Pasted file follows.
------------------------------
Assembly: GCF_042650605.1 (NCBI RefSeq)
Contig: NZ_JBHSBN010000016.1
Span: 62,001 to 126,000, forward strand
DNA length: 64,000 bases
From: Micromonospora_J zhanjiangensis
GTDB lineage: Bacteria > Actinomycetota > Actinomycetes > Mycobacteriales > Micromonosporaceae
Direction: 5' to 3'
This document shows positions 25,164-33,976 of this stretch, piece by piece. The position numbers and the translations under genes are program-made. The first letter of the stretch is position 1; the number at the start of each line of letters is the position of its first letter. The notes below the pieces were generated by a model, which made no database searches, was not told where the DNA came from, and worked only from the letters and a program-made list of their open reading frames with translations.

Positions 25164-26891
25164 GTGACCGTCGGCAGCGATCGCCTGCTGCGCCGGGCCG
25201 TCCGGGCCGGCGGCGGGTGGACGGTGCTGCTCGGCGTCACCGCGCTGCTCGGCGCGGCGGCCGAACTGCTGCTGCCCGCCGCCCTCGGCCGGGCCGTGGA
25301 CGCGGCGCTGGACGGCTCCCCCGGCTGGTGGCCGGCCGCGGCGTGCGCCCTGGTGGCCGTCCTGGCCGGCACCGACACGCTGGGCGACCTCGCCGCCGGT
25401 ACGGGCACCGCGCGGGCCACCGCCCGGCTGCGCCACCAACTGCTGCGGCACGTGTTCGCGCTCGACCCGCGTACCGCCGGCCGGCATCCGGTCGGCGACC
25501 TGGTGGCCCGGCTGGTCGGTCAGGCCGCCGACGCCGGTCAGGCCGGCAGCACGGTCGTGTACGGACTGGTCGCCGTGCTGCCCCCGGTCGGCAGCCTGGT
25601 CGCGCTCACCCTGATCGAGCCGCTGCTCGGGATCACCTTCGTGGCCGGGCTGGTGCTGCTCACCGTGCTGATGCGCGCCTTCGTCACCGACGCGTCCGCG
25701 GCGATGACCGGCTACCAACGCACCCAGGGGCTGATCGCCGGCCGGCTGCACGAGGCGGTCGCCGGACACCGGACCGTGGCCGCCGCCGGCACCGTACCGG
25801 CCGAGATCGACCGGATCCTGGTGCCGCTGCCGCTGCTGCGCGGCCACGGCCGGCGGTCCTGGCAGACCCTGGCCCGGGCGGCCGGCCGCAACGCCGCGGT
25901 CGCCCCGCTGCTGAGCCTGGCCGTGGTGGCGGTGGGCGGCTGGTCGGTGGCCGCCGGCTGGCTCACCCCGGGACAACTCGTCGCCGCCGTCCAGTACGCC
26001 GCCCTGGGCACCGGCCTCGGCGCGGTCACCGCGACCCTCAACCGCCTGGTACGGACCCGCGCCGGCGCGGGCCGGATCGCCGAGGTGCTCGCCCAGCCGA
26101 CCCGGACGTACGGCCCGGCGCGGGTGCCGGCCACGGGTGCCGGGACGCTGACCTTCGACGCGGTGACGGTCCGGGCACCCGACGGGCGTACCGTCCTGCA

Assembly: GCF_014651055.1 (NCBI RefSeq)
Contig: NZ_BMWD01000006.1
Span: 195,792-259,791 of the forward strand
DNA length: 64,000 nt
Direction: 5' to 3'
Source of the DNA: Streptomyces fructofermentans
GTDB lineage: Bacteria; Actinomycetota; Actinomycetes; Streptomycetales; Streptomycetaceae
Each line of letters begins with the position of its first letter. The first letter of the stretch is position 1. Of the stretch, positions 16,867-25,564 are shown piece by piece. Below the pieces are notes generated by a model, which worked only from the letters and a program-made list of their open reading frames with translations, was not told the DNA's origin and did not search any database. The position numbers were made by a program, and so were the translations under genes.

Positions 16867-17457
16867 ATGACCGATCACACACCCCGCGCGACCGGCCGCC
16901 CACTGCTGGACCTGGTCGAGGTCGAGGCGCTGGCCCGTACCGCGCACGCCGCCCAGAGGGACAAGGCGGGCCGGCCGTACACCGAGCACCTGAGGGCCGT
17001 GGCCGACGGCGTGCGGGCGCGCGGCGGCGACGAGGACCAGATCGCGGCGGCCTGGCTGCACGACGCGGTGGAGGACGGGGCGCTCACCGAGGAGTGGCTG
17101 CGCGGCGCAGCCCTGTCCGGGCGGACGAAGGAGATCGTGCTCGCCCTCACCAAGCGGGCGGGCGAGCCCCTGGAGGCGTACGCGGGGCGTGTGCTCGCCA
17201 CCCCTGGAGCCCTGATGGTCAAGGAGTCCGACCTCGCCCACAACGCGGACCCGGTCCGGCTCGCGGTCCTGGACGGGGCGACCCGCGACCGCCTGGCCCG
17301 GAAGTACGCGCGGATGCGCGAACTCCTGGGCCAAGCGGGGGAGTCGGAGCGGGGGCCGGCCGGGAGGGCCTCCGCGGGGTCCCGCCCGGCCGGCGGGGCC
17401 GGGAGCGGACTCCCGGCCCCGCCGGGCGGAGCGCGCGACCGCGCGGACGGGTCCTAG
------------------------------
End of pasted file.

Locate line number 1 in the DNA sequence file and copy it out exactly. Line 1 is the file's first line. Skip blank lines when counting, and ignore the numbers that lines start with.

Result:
Assembly: GCF_042650605.1 (NCBI RefSeq)